I have an area on the hill I want to protect against water eroding the soil. I will be putting large rocks there, but I also wanted to put some plants to reinforce soil with plant roots. I have a lot of cedars on my property and was thinking about transplanting some to areas I need to reinforce.

Will this work? What is the largest size tree I should be transplanting? How big hole and a ball I need to make? Any other tips?


I believe transplanting enough Cedar's would help make the ground more stable but I do not believe it would help with water erosion of the soil. You could add a lot of material to the soil (expensive) or you could just plant grass.

I would suggest a tall fescue grass. It's cheap and super effective at preventing soil erosion.

| improve this answer | |
  • The grass is on the list of things to do, but the area is quite large, hence we go with seeding and seeding takes time to really build up. But even with grass, I thought adding some larger plans would improve the situation a bit. – pavel_karoukin Mar 6 '19 at 23:10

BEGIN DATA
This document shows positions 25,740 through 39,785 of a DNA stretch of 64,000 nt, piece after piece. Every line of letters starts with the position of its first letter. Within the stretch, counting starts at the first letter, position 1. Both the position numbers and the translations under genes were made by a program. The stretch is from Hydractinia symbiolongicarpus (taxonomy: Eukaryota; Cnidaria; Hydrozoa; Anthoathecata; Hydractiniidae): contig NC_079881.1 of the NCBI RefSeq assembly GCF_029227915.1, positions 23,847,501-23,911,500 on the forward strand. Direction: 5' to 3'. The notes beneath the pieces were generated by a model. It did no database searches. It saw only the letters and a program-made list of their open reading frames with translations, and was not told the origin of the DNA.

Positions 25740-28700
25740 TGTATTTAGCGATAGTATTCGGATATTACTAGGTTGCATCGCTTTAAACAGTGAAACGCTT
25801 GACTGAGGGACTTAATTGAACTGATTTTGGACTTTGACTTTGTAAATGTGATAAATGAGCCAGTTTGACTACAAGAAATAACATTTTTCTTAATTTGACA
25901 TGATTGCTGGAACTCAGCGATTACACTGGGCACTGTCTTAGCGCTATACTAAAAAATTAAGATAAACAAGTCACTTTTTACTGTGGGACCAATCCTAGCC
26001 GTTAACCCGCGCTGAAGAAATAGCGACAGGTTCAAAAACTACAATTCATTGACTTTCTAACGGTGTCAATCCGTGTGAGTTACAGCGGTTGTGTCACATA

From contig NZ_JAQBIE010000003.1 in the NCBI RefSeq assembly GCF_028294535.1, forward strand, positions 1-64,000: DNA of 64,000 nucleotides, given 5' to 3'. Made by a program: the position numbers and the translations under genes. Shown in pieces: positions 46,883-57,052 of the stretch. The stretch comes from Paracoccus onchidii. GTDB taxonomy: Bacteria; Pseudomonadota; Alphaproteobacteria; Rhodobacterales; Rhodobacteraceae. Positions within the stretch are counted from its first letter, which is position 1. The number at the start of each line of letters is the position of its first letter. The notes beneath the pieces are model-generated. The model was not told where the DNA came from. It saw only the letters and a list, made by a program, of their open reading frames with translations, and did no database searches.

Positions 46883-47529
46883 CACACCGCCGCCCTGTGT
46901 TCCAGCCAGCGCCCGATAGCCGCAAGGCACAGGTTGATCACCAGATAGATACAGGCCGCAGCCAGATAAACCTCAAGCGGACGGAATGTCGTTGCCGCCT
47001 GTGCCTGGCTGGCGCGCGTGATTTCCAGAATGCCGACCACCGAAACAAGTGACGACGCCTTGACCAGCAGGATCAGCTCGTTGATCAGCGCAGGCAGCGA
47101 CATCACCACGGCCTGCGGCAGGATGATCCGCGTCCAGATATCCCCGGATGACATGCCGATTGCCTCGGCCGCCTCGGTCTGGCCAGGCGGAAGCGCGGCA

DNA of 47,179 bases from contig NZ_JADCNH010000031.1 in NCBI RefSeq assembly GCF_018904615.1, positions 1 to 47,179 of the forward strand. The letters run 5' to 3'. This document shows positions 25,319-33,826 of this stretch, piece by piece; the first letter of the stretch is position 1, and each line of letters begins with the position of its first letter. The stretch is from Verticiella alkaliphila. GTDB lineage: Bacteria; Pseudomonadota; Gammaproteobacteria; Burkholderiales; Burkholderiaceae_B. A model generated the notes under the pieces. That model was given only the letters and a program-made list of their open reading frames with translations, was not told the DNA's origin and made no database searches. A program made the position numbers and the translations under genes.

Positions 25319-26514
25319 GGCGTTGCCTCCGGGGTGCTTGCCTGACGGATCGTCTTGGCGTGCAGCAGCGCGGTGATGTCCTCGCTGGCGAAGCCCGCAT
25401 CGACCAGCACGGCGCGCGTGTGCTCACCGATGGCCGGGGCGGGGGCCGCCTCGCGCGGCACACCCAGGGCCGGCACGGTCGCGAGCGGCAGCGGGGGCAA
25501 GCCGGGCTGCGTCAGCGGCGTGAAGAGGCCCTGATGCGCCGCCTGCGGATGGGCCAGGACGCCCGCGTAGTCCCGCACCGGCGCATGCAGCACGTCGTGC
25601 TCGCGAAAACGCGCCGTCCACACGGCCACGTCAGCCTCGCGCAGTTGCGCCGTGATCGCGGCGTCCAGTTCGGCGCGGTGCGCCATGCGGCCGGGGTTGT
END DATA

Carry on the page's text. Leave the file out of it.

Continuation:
• 1
    Like I said adding the tree's probobly won't help with soil erosion. Tree's will help with soil stability and oxygenation. While tree's do soak up water, Cedar's in particular, don't drink much and while their root systems are extensive they are also deep. What you need, to prevent surface erosion, is an extensive root system that lies close to the surface. I think you might be surprised at how quickly the grass will take to root if your persistent this spring when seeding. – Rob Mar 7 '19 at 16:03
  • 1
    Gotcha. I guess I mixed both together - surface erosion and soil stability. I am sure I need to cover both, as soil there was added, so it is not compacted in any way, and there are no natural stones in there. And I certainly will start seeding as soon as we put topsoil. Thanks! – pavel_karoukin Mar 7 '19 at 20:33
  • 1
    Well they are most certainly related but indirectly. If you have a lot of loose top soil (multiple feet) and you are worried about large landslides then yes tree's can be used to address the problem; however, it is not the best solution. Now, if you have loose top soil (multiple inches), which is what I am assuming you are dealing with, then you can address it with grass which is common practice. Be sure to hit that check mark if my answer is acceptable, good luck! – Rob Mar 7 '19 at 21:17

Your Answer

By clicking “Post Your Answer”, you agree to our terms of service, privacy policy and cookie policy

Not the answer you're looking for? Browse other questions tagged or ask your own question.